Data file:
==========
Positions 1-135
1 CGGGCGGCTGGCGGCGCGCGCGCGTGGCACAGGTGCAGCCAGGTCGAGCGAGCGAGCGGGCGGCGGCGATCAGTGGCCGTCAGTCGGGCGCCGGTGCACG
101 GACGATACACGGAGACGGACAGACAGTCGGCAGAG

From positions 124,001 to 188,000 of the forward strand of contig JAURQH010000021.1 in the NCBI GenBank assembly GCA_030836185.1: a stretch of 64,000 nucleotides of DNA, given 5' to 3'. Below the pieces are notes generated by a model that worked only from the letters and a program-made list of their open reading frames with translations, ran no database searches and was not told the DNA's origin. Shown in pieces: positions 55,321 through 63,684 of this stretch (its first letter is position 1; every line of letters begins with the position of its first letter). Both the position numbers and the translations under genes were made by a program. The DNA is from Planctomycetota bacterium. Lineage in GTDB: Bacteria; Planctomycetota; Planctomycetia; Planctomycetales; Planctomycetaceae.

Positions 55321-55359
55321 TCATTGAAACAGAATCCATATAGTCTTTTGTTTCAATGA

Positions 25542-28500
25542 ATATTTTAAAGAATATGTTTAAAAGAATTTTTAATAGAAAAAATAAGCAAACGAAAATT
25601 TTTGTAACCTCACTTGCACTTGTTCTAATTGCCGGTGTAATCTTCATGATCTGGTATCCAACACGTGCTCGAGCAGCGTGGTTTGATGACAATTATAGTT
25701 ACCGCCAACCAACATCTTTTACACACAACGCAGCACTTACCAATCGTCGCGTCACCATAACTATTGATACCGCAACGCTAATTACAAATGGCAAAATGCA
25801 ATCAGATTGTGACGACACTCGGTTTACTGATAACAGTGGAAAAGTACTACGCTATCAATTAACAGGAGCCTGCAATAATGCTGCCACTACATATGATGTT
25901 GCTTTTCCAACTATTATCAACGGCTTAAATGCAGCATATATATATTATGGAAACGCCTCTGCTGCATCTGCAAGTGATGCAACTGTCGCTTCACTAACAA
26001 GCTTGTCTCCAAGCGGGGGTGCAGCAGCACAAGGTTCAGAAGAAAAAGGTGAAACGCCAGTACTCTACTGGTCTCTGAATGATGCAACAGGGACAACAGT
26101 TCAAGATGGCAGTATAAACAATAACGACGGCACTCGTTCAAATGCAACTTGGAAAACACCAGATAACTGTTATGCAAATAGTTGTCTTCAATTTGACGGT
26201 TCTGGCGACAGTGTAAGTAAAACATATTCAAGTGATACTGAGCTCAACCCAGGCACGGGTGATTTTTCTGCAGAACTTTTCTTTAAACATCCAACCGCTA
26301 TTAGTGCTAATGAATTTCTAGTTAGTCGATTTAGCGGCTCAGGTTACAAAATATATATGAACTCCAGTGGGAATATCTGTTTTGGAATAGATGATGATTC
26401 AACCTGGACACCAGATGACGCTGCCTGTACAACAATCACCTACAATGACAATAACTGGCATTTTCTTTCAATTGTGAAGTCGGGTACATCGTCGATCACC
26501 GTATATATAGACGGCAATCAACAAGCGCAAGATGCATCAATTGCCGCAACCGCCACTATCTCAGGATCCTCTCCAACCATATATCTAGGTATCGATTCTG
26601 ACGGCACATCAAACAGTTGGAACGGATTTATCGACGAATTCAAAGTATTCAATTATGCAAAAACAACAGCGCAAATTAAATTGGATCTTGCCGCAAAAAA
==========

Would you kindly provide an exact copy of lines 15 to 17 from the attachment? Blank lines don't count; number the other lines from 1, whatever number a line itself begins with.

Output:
26201 TCTGGCGACAGTGTAAGTAAAACATATTCAAGTGATACTGAGCTCAACCCAGGCACGGGTGATTTTTCTGCAGAACTTTTCTTTAAACATCCAACCGCTA
26301 TTAGTGCTAATGAATTTCTAGTTAGTCGATTTAGCGGCTCAGGTTACAAAATATATATGAACTCCAGTGGGAATATCTGTTTTGGAATAGATGATGATTC
26401 AACCTGGACACCAGATGACGCTGCCTGTACAACAATCACCTACAATGACAATAACTGGCATTTTCTTTCAATTGTGAAGTCGGGTACATCGTCGATCACC